Crawls Backward (When Alarmed)

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Oahu Diana (Valco) Lap Steel Restoration

The volume control is a little crackly, so I'm going to hit it with some MG Chemicals Control Cleaner.  This is pretty much the best cleaner for pots that I've found.  A lot of folks use Deoxit, but that is really not for pots - it's for contacts.

You might notice the price tag - I got this at Baynesville Electronics.

The cleaning got the pot going well.  I don't like replacing old pots it I can avoid it.

I also removed the broken pickup mounting screw.  Piece of cake to use a vise-grip on it.  It came right out.

Speaking of replacing pots.  A couple of things with the tone control.  First, it was not wired correctly at all.  The tone cap should connect to one outside lug of the pot, which is where it was connected.  However, the middle (wiper) lug wasn't connected to anything!  So it wouldn't do anything.

I rewired it with the middle lug going to ground.  What it does now is filter off highs to ground.  I also wired it so that turning it counterclockwise rolls of the highs.  The original factory wiring was the reverse - which is not the way they're usually wired.  So I just used the modern convention.

The old pot itself was shot.  I got all kinds of crazy readings on it - mainly open!  So I put a new 250K CTS pot in there.

I also wanted to change the tone cap value - I opted for an .033 uF instead of the original .05 uF.  I find .05 to be a little too fast (i.e., rolls off treble too quickly) and dark for my taste.  I did use a Russian K40-9Y PIO cap since I have a bunch of them on hand.

Someone put what I believe to be an aftermarket nut on it.  It's stamped "A P&M Co."  From what I can determine, these folks made bars (slides) and other accessories.  The nut popped off when I took the strings off, so I used epoxy to fasten it back on.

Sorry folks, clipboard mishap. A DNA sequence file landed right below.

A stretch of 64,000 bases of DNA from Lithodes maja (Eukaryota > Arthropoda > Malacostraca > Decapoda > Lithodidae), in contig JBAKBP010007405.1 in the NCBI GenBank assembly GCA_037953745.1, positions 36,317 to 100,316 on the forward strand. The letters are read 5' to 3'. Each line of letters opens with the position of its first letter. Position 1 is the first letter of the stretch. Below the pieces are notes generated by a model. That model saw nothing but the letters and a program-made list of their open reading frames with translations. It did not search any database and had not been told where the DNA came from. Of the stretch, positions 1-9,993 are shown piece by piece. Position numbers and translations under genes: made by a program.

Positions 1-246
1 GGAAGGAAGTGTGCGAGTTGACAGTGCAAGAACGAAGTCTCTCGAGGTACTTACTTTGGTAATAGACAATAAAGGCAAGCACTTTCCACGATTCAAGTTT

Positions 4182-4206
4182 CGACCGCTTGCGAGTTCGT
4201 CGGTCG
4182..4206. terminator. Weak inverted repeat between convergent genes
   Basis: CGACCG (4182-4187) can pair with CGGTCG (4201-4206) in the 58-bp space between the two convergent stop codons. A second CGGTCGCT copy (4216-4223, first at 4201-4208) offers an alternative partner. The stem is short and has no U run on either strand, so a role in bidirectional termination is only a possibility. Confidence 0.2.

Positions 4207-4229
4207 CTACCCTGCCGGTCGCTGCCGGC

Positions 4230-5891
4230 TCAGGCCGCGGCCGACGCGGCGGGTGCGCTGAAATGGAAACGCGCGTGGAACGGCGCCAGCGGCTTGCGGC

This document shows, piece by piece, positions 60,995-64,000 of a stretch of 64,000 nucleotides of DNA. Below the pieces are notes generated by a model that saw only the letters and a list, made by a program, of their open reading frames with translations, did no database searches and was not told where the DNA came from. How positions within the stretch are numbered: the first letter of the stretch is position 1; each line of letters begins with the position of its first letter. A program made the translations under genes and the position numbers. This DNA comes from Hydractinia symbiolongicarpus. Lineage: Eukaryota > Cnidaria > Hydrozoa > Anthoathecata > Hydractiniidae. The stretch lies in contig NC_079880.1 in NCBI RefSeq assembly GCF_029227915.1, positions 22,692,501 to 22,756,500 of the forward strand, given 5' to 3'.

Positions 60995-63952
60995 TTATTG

Here you see the caul/clamp I used to hold the nut in place while the epoxy set.

I see a wood shim and I want to paint it black.

Someone put a wood shim under the front of the nut to prevent it from tilting forward under string pressure.  (This is why I suspect it was an addition).

I reused the shim, but I decided to paint it black to better blend with the fingerboard color.

With all of the other work done, I polished up the chrome on the big mounting plate for the pickup and bridge.  It's in great shape, and polishing it really made it look terrific.

I also used a fine grade rubbing compound to polish the whole guitar, and I also polished the plastic fingerboard.

The guitar has definitely seen some use, but it's been well taken care of.

You may recall my research on the Hickok factory in Cleveland.  I decided to see if I could get a picture of the former Valco factory in Chicago where this lap steel was made.

The street address was 4700 West Walton St., Chicago 51 (now 60651).  Here's the building as it appears today, thanks to Google Earth.  Unlike Hickok, there is nothing visible on the pictures related to Valco.  Of course, Valco was out of business in 1968, so everything is probably long gone.